- In pipeline news, the Dakota Access Pipeline is on the go after the US Army Corps of Engineers has granted an easement in North Dakota allowing the project to move toward completion despite the protests of Native Americans and environmentalists. According to Energy Transfer Partners, the parent company building the pipeline, the project has now received “all federal authorizations necessary to proceed expeditiously to complete construction of the pipeline” and work would start “immediately.” The Standing Rock Sioux Tribe, which has long opposed the part of the project near its home, has promised a legal fight. It was only a few weeks ago President Trump signed executive actions authorizing advanced approval on this project as well as the Keystone XL pipeline that President Obama had rejected.
Flyin’ to Florida
Your former US ambassador to Canada, David Wilkins, kicked off his week in beautiful Naples, Florida where the board of Mattamy Homes was meeting. From there he headed up to Washington, DC where, as usual, there was lots of things percolating on the US-Canada file.
From the Keystone XL pipeline project which took only two days into his brand new administration for President Donald Trump to revive after it languished for seven long years before the former president finally nixed it, to vital bilateral trade and travel issues, those interested in the US-Canada partnership are eager to talk things out.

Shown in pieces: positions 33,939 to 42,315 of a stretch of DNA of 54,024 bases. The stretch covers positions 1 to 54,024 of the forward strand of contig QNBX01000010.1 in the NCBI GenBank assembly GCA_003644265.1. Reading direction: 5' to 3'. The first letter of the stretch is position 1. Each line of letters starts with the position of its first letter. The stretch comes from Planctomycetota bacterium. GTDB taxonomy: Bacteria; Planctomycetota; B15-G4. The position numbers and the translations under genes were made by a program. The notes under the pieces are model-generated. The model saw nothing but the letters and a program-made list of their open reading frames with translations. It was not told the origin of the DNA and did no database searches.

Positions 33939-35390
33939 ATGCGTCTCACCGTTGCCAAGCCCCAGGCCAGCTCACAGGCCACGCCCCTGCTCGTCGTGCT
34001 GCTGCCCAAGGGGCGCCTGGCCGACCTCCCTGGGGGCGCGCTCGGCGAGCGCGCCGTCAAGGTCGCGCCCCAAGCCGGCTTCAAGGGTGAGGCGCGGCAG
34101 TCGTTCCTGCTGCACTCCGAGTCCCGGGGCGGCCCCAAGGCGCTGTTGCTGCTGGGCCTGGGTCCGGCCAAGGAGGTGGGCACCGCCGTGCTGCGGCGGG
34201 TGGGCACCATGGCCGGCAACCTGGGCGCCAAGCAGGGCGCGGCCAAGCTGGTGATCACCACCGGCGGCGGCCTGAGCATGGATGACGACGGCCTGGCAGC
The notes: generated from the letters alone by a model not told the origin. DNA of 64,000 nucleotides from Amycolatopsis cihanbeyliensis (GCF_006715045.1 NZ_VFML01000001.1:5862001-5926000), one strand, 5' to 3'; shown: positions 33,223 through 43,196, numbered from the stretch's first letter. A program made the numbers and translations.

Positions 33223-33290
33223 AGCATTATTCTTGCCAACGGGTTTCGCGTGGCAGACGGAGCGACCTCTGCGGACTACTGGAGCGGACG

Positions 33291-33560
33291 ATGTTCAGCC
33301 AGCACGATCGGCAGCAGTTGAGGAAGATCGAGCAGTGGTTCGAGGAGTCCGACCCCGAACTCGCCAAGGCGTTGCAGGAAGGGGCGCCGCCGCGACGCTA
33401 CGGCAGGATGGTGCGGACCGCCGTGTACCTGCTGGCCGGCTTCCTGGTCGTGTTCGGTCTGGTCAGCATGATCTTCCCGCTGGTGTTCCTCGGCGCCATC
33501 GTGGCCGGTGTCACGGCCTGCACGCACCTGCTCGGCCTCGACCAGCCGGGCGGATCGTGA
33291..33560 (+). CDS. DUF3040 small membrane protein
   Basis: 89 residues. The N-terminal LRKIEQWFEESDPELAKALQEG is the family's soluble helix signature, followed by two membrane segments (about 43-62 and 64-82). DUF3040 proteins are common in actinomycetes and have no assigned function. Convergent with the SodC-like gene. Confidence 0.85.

And so it was that David Wilkins found himself yesterday on a panel exploring these and a bevy of other bilat concerns hosted by Politico and its famous Canadian journalist, Luiza Ch. Savage. The panel discussion was entitled, “US Canada Relations in New Washington” and in addition to Wilkins featured Scotty Greenwood, Chris Sands and Professor Frank Buckley.
A distinguished panel talks about interesting times in DC yesterday morning.